Tuesday, February 01, 2005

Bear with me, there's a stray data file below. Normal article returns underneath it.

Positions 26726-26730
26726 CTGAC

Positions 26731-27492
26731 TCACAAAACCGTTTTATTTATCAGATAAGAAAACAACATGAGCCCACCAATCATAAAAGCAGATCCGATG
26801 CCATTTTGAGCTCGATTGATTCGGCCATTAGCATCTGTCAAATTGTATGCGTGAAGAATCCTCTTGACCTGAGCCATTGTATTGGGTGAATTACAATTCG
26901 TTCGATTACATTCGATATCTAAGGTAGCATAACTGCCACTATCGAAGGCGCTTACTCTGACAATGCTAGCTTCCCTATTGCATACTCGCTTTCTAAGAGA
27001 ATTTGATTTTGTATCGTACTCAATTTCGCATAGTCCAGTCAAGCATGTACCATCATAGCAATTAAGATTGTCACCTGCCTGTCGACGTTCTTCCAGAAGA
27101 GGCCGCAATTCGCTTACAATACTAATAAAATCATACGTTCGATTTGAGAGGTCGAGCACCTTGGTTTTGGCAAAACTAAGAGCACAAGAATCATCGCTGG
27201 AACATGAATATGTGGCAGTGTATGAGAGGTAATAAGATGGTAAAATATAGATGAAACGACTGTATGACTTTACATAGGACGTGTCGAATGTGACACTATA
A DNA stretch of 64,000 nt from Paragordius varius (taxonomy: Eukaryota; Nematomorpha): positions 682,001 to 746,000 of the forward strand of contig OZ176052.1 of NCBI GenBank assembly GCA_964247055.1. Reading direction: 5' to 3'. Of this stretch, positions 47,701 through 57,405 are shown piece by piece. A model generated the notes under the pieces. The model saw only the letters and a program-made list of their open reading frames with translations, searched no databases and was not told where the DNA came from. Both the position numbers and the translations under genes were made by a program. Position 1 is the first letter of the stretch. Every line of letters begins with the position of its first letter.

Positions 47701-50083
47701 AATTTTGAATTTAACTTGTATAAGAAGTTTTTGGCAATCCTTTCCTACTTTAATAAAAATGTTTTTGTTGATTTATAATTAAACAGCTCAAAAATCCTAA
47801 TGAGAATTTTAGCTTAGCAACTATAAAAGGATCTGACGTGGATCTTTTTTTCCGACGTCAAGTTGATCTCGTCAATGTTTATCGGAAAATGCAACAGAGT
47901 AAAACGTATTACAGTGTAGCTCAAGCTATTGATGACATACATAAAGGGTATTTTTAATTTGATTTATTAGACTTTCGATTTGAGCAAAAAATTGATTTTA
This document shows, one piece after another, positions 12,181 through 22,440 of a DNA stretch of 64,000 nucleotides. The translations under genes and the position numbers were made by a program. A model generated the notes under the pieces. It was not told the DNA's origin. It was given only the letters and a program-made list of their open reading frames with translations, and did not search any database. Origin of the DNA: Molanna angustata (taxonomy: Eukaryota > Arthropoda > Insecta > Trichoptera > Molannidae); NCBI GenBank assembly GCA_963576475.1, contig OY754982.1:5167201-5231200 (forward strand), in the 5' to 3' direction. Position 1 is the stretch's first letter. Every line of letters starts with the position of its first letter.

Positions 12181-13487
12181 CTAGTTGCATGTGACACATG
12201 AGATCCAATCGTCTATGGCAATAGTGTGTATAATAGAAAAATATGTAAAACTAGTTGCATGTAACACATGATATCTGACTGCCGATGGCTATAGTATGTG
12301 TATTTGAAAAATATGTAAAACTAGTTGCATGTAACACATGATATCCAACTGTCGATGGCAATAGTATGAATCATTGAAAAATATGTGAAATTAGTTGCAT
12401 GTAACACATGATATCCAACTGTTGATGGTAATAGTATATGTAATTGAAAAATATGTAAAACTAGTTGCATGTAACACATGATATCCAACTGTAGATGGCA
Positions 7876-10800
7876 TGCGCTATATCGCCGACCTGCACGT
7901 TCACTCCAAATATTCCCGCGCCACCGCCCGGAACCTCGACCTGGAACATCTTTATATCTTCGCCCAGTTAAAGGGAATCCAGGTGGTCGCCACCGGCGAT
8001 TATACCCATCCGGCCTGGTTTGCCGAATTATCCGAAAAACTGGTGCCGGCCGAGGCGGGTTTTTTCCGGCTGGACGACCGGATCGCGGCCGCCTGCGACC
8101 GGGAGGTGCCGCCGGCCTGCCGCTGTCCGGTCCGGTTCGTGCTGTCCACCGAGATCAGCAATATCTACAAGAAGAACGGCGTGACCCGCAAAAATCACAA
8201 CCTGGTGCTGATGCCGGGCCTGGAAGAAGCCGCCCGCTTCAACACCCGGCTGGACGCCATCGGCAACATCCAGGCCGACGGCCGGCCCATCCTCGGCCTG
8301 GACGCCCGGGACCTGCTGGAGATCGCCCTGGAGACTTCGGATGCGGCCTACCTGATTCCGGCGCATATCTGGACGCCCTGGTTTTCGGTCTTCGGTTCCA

The Exile.